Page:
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The piece of code below works, but i want to avoid using recursion. ListOfAllNodes is flat list of all the nodes in the database, which has Id and ParentId fields.

private Node FillChildNodes(Node node)
{
   foreach (var childNode in ListOfAllNodes.Where(i => i.ParentId == node.Id).OrderBy(x => x.Name))
   {
           node.Children.Add(childNode);
           FillChildNodes(childNode);
   }
   return node;
}
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marked as duplicate by LarsTech, JDB, VanHalen, Ramshad, Mia Clarke Mar 27 '13 at 18:22

This question has been asked before and already has an answer. If those answers do not fully address your question, please ask a new question.

6  
why do you want to avoid recursion? Recursion is not evil! There are situations where it makes sense to use it, and this is one of those! –  Mike Dinescu Mar 27 '13 at 14:28
2  
The improvement I would make is to pre-process the flat List into a dictionary in a single pass rather than re-parsing it on each call to FillChildNodes –  Mike Dinescu Mar 27 '13 at 14:28
    
You can use a Dictionary with key as node Id and value as node in the first pass and always lookup the parent from the dictionary in the second pass. Also, is your assumption that the data is valid(no cycles, all nodes have parents)? –  guruprasath Mar 27 '13 at 14:32
    
Isn't there an inherent risk of a stack overflow error, with recursion? –  JAG Mar 27 '13 at 14:35
1  
@JAG: There's a risk of OOM error every time you new up an object. You don't avoid objects, do you? No, because they're useful. As is recursion, if you use it responsibly. If you're really that worried about it, you could easily include a depth arg and throw an exception when the depth is exceeded...but a SO would do about the same thing and be a bit less arbitrary. –  cHao Mar 27 '13 at 16:53

1 Answer 1

up vote 0 down vote accepted

Here's the code to parse the flat list into a dictionary:

Dictionary<IComparable, List<Node>> nodes = new Dictionary<IComparable, List<Node>>();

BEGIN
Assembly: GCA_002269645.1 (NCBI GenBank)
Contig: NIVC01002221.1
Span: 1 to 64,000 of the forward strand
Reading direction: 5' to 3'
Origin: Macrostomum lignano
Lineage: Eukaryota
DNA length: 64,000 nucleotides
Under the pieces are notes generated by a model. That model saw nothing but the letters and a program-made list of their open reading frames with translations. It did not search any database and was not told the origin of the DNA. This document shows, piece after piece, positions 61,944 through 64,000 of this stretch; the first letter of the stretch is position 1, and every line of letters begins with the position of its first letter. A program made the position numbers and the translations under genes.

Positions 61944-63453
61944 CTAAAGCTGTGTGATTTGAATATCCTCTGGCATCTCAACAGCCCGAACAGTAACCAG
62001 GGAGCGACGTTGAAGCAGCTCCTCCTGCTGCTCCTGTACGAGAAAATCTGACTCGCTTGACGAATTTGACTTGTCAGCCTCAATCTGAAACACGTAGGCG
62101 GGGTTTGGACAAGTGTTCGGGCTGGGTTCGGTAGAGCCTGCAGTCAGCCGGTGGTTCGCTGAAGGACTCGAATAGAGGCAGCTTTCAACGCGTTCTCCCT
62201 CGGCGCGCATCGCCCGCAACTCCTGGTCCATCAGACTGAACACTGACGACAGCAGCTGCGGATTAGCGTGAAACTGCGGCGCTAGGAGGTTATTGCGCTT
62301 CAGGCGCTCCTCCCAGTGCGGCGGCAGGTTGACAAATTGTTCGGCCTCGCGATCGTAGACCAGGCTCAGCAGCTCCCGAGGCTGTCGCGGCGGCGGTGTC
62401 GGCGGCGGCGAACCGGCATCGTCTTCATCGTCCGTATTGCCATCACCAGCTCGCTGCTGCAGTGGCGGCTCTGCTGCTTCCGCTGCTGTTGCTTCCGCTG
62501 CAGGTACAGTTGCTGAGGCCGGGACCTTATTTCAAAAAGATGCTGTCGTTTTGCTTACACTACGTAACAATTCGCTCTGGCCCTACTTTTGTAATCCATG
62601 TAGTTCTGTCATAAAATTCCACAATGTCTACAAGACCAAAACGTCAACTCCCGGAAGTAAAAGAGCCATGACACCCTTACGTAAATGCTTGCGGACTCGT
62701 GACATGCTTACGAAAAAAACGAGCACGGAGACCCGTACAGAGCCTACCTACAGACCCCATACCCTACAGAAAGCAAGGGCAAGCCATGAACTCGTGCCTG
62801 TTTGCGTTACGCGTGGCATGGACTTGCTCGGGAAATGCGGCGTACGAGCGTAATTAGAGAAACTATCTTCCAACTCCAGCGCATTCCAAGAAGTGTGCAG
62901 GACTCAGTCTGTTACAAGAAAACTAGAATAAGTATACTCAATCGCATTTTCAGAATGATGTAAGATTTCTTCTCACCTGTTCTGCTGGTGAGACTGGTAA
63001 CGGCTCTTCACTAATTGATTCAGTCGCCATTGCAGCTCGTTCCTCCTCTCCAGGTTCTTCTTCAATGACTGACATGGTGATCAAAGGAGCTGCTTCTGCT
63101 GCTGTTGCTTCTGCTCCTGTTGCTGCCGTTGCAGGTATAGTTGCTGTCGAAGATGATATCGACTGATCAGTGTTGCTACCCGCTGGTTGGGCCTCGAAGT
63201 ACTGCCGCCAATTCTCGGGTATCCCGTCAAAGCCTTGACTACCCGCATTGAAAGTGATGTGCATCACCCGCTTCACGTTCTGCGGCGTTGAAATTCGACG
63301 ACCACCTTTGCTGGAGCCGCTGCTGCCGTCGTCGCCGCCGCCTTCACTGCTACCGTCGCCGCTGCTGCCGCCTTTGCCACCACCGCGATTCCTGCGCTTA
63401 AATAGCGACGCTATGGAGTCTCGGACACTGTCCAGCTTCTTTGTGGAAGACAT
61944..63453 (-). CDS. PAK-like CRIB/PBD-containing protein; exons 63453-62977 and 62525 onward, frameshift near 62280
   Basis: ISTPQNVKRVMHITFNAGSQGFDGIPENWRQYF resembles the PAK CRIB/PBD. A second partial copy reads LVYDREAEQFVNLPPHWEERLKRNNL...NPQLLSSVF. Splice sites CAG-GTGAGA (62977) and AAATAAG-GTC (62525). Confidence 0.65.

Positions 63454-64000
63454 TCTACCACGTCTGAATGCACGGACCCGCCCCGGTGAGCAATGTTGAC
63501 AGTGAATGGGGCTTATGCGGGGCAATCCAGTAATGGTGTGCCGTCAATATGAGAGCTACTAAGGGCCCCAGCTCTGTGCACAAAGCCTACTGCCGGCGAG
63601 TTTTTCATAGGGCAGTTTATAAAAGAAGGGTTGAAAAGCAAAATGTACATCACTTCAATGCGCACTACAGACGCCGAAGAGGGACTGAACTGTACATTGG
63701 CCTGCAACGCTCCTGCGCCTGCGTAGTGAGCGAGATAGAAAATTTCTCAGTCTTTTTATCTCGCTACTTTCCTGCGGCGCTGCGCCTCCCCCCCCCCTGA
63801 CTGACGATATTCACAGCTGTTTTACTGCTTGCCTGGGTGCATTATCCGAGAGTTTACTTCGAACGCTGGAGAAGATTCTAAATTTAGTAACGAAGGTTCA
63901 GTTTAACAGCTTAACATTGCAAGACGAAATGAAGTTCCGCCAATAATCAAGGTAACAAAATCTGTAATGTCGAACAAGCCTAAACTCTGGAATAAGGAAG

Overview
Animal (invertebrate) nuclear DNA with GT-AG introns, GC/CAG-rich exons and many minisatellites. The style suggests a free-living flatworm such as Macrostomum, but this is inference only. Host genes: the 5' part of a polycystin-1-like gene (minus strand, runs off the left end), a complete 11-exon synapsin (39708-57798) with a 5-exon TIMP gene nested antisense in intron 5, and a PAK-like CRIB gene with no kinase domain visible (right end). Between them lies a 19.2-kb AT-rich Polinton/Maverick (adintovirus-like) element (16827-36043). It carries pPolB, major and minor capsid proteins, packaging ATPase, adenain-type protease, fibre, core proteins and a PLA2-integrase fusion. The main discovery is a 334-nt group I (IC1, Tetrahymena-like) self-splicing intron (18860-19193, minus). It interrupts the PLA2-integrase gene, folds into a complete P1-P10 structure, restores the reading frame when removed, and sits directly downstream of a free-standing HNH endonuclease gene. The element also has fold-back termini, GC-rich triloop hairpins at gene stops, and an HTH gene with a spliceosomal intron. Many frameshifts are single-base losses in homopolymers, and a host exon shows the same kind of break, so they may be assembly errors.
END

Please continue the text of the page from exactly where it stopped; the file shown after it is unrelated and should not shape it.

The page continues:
Node parentNode = null;
foreach(var node in ListOfAllNodes)
{
    if(node.ParentId == null)
    {
        parentNode = node;
    }else
    {
        if(!nodes.ContainsKey(node.ParentId)){
           nodes.Add(node.ParentId, new List<Node>());
        }
        nodes[node.ParentId].Add(node);
    }
}

The code above assumes that all nodes have a valid (i.e. non-null) ParentId, except for one node which has a null ParentId which will be the top node. Then you could use the dictionary as a parameter to the FillChildNodes function:

private Node FillChildNodes(Node node, Dictionary<IComparable, List<Node>> dict)
{
   foreach (var childNode in dict[node.Id].OrderBy(x => x.Name))
   {
       node.Children.Add(childNode);
       FillChildNodes(childNode);
   }
   return node;
}

// call this on the variables build above:
FillChildNodes(parentNode, nodes);
share|improve this answer
    
His node class itself has childrens list which he wants to populate. He will need two passes unless the overall list is ordered in such a way that the parents come first. –  guruprasath Mar 27 '13 at 14:34
    
How do you know that the nodes in ListOfAllNodes all have children? he said the list is flat.. –  Mike Dinescu Mar 27 '13 at 14:37
    
Sorry, I meant the code before your edit. I did not mean all nodes will have children. I meant that the dictionary will have to be passed through again to populate the children nodes. –  guruprasath Mar 27 '13 at 14:38
    
the nodes don't all have children, some are leaf nodes. One node has a null parentId, and therefore is the 'top' –  JAG Mar 27 '13 at 14:39
    
@JAG - I believe the updated code above should handle it then. –  Mike Dinescu Mar 27 '13 at 14:42

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